Wednesday, December 2, 2009

Lady Cuts Across the Grain

Characters don't have to be likeable. We don't have to want them for our roommates to enjoy the stories they populate. Most of us acknowledge that. Most of us also know that such unlovable characters inhabit genre's darker corners, namely horror and hardboiled and their ilk. But what happens when they turn up in the sort of story that typically features pleasant protagonists, say a romantic comedy? What happens when it isn't any old romantic comedy, but one for the ages, namely My Fair Lady?

Okay, while you can't absorb American culture for thirty-odd years and not ingest a little of the iconic film, I admit that I hadn't actually watched Lady in its entirety until this past weekend. My wife and I added it to our Netflix queue as part of a project to cull viewing material from
The American Film Institute's 100 best American films of all time. I knew the gist of the plot: Linguistics professor Henry Higgins bets that he can pass off guttersnipe Eliza Doolittle as a lady at a royal ball after only six months' education. What I didn't know was how incredibly nasty both characters are. Besides having manners and language rougher than a ride down a gravel road in a Model T, Eliza likes to fantasize about seeing the self-obsessed Higgins die from disease, drowning, firing squad and beheading. For his part, the professor treats Eliza as an interesting experiment, his personal doll -- but never remotely human. "She belongs to me! I paid five pounds for her!" he explodes when Eliza unexpectedly skips out, a reference to the sum demanded by her extortionist father.

So what does the presence of this not-exactly-archetypal pair do to Lady's narrative arc? Well, the story still clings to the contours of romance: Boy meets girl, boy loses girl, boy wins girl back. But the duo's nastiness forces it to zig where it would otherwise zag, to go right where others turn left. There are no dewey-eyed interludes, just ferocious spats with retorts so sharp your ears almost bleed. Yet far from crippling the narrative, their cantankerousness enlivens it, gives it texture, makes it move in unexpected (but still convincing) ways. Flawed characters have become de rigueur in so much contemporary fiction, a mark of an author's artistic sophistication. Why, then, do they often feel stale and samey? Perhaps because they've forgotten what Lady remembers, namely that we enliven a genre not by simply slapping on a boorish hero or heroine but by intentionally cutting across convention's grain.

(Picture: CC 2008 by


S.D. Smith said...

Great as always, Loren.

I find myslef yawning or being irritated by the snarkiness in so much of the dialogue of contemporary fiction, even from books I otherwise like.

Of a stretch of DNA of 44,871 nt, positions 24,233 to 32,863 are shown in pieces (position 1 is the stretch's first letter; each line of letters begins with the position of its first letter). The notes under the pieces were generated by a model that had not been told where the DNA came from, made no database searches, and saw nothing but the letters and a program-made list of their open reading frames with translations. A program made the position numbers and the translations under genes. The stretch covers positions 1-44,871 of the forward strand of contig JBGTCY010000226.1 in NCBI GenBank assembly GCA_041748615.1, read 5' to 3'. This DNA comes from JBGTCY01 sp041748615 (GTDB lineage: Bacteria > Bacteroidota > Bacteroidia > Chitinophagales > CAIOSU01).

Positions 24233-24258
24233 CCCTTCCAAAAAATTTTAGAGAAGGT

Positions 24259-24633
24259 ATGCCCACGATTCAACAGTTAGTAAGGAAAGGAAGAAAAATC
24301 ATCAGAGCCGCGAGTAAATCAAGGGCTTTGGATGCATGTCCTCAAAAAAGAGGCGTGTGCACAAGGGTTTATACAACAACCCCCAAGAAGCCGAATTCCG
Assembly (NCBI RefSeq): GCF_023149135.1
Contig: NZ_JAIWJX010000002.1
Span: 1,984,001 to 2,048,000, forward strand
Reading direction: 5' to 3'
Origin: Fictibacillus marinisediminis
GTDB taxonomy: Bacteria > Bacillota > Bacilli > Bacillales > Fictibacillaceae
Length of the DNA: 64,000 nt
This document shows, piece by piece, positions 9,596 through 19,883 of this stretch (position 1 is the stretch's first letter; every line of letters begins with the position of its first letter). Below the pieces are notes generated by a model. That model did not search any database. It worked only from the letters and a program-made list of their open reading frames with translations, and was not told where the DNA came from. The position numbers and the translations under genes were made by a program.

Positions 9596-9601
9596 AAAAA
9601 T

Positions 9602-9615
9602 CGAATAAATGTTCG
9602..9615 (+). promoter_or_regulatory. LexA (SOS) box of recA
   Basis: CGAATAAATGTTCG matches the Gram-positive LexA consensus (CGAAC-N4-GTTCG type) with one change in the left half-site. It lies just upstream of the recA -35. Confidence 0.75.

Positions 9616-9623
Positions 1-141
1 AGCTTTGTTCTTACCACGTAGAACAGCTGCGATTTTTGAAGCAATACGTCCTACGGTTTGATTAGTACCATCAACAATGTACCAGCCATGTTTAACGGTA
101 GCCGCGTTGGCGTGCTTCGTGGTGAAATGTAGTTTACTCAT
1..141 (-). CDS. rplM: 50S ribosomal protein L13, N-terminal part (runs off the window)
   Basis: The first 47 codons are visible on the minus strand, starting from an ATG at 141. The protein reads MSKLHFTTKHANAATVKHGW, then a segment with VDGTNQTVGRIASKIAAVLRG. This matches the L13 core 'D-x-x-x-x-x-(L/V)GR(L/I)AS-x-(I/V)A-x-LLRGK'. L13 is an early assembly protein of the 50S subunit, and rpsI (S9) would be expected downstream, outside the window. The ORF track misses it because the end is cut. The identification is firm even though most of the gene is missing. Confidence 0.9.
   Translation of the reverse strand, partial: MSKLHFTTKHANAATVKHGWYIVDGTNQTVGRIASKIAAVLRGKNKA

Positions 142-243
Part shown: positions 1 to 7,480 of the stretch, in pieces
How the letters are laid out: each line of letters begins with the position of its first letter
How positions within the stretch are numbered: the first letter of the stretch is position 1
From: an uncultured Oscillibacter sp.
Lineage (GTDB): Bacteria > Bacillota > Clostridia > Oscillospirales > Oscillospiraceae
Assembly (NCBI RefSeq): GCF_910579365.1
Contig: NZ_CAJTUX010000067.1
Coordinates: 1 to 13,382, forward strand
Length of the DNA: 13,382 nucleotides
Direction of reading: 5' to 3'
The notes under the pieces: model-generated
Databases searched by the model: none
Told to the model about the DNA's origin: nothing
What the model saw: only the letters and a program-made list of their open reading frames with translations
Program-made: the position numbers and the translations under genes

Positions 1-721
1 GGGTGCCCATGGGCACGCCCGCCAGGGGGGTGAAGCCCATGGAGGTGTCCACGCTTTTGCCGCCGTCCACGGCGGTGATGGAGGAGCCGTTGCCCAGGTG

It seems like authors can't imagine a conversation that isn't infested with vitriolic one-upmanship over trivial, or vital (way to vital to snap about) matters.

Turns me off.

That said, I LOVE My Fair Lady. They do something (so many things) right in that movie, in my view.

Loren Eaton said...

Gee, thanks, Sam!

It's funny how that snarkiness can backfire on you, isn't it? I didn't like it all in Juno, but it really worked for My Fair Lady. There's something about the way it challenged the genre that really worked. It was organic, not just for show.

Scattercat said...

I had a similar reaction to "Gone with the Wind," which I had always heard described as an epic romance, but which turned out to be the story of two rather evil people and the ways they used (or tried to use) each other to get what they thought they wanted. Much darker than one would think from the wrapping, as it were.

Loren Eaton said...

I'm hesitant to admit this, but I couldn't actually finish Gone With the Wind. Scarlett irritated me so freaking much that I left the room about a third of the way through the film.

ollwen said...

I've been thinking about this without feeling like I had managed any cogent insight until reading these comments.

I think the big difference between irritatingly snarky dialogue and what we see in M.F.L. is that in the latter it's not merely snark, but actual bile from the heart of the characters. In short, Henry and Liza are being genuine. They aren't playing at rudeness as a form of wit for ironic or comedic effect or self aggrandizement, they're just self-centered people. (I'm not positive if this is as chiefly due to great writing, or great acting, or both.) At the same time as being sort of despicable, they were like-able in a way because they were really interesting (and not just interestingly abrasive.)

I think the other facet is that it comes off as real. I remember watching some Gilmore Girls over my Mother and Sister's shoulder and thinking that the writing was sure witty, but EVERYONE in the show was, witty beyond what was believable for actual dialogue between human persons. (I know like two people who are actually that sharp. . . maybe three. . .)

Also, it helps that M.F.L. has some truly fantastic musical numbers, and a great supporting cast, to ease the pain.

Loren Eaton said...

In short, Henry and Liza are being genuine. They aren't playing at rudeness as a form of wit for ironic or comedic effect or self aggrandizement, they're just self-centered people.

I think this nails it. Their verbal sniping isn't self-conscious; it's just how they are. There's only so much self-reference characters (and stories) can indulge in before they descend into parody.